Fat and All That: Talking With Body Positivity Queen Lizzo

Fat and All That: Talking With Body Positivity Queen Lizzo

Fat and All That is a new column by Editorial Director Mickey Boardman in which he discusses his lifelong battle with weight issues and society's views on overweight people. He'll discuss fat-shaming, body positivity and everything in-between, while also taking us on his current journey to get healthy and find the ideal weight for himself.

If I had to choose one person in the public eye who I think is the best body positivity role model I would have to say my girl Lizzo! It's obvious that she truly loves herself and gets a big kick out of her life whether she's performing, playing her flute or just encouraging her fans on her Instagram.

Loving ourselves can be so tough, but it really seems to be the key to happiness for plus size peeps like me. It feels like we spent so much time hating our size, wishing we weren't fat until one day finally we hit the wall and just can't take it anymore. I can't believe how much time and energy I wasted being miserable about my weight. Looking back, I realize that really nobody else cared.

I was tickled pick to chat with Lizzo recently, and, naturally, I wanted to chat about her inspiring approach to body image.

Mr. Mickey: Have you always felt super body-positive and love yourself or did change come at some point?

Lizzo: No, when I was younger I didn't see myself in the media. I didn't see myself in fashion. I didn't like how I looked because of what I saw on television. It didn't reflect me so to become this super body positive I think my journey was so much a part of that. I had to really learn. I had to hit rock bottom with loving myself and really learn how to fuck with me. I'm still learning; I'm still not there. I be having my moments, but it's through that process I think I'm able to help other people.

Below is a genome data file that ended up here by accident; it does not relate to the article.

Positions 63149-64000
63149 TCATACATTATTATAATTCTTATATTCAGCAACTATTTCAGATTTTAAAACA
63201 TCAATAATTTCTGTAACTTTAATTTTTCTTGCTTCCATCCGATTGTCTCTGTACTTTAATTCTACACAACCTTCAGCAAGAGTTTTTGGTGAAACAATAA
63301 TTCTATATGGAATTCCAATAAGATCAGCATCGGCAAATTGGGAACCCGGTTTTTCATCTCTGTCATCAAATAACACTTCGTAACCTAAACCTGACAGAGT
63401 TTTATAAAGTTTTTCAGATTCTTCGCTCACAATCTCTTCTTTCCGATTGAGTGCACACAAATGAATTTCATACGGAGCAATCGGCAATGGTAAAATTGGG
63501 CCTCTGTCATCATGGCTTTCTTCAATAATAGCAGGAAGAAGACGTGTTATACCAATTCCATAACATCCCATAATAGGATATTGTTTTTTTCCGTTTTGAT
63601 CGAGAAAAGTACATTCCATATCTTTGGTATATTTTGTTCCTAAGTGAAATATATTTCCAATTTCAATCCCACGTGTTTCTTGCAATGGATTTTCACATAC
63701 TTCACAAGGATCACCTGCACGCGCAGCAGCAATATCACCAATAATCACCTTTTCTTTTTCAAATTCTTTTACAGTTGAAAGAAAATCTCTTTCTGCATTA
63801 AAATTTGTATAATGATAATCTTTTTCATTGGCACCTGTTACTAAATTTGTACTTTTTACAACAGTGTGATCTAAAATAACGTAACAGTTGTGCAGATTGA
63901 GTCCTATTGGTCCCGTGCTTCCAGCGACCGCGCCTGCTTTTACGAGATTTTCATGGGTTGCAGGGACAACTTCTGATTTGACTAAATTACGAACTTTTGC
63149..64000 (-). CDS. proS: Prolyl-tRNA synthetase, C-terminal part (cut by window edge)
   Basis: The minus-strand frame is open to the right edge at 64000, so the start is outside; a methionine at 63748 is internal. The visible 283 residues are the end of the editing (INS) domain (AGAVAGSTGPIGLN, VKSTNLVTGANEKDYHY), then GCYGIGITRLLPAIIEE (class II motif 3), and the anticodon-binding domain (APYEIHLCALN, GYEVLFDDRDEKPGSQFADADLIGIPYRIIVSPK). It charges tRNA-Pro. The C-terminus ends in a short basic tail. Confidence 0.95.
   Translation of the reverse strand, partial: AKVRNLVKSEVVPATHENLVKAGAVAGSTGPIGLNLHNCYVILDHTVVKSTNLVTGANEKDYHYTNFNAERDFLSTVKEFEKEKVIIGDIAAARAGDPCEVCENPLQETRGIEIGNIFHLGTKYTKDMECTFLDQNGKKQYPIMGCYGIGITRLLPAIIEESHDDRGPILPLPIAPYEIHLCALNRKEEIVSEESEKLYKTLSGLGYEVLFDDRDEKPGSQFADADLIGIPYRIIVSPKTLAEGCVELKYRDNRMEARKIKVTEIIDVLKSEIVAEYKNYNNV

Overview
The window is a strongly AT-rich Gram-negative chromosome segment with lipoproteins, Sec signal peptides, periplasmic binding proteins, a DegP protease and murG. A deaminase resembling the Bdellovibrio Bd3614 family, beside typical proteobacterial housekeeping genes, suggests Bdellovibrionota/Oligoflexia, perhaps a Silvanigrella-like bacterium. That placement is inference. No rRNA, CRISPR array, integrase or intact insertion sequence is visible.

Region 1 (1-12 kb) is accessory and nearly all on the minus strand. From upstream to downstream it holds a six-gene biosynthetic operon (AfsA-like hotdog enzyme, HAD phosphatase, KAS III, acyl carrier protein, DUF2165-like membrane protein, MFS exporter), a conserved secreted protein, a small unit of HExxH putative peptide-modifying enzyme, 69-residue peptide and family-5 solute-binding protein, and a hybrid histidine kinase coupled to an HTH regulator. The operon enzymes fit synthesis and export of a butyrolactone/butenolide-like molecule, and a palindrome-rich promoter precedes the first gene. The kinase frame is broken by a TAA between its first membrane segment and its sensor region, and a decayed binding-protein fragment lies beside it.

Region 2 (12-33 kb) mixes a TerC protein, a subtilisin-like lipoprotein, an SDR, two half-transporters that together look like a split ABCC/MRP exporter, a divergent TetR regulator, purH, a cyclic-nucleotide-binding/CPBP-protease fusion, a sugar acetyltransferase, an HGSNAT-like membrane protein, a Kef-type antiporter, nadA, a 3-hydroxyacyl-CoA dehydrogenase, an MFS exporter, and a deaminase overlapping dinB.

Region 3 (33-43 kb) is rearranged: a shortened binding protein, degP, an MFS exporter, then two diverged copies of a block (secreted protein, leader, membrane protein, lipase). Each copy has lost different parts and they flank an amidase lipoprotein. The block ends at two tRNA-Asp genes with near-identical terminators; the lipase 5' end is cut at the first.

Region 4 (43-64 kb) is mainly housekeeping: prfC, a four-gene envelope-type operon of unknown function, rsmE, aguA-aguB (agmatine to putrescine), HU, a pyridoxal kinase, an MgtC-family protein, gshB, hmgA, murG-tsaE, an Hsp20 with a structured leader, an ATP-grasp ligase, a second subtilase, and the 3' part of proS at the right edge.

Is there something that happened that brought that change on?

I remember I was the smallest I'd ever been. I was working out a lot and not eating. I took a picture and sent it to my mom and she was like, "Are you OK? You don't look OK." I remember I was talking to this guy and he told me, "You know what, I showed my friends your picture and they were like, 'Your face is cute, but your body needs work.'" And I was like, "Bro you didn't know me in high school when I was super overweight. You didn't know me in college. This is the smallest I've ever been," and I still have criticism from somebody who's supposed to really like me. And that just made me feel that I'm never going to be happy until I actually am happy with myself.

"When I was younger I didn't see myself in the media. I didn't see myself in fashion. I didn't like how I looked because of what I saw on television."

Have you ever had any role models in terms of size?

Missy Elliott is tiny, but she's always had a different body shape and she was always poppin'. She was a pop star, an icon. And I always saw myself in her. I can do this. I can be a plus size pop star.

I must say Lizzo's story of coming to love herself seems to be typical among all my plus-size friends and colleagues who love themselves. They all spent years feeling shitty for being too fat or not having what society considers the perfect body, and then finally they hit the wall. They couldn't take being miserable about themselves any longer and decided that they were going to accept themselves as they were. And the funny thing is that was all it took to go from hating themselves to loving themselves.

I wish we all didn't have to go through the ugliness and self-loathing to get to self-love, but it seems like the only way to get there. When we're young we think everything is life or death. Some boy liking us. Being popular. Having the right bag, sneakers, car, friends, haircut. And if someone older and wiser tried to tell us those things didn't matter we would think they were clueless and didn't understand what being young meant.

Hopefully kids today see Lizzo and other body positive activists and see that it's possible to love yourself, regardless of your size. I know everytime I see her or sing along to "Good as Hell" I certainly feel great about myself.

Photo via Instagram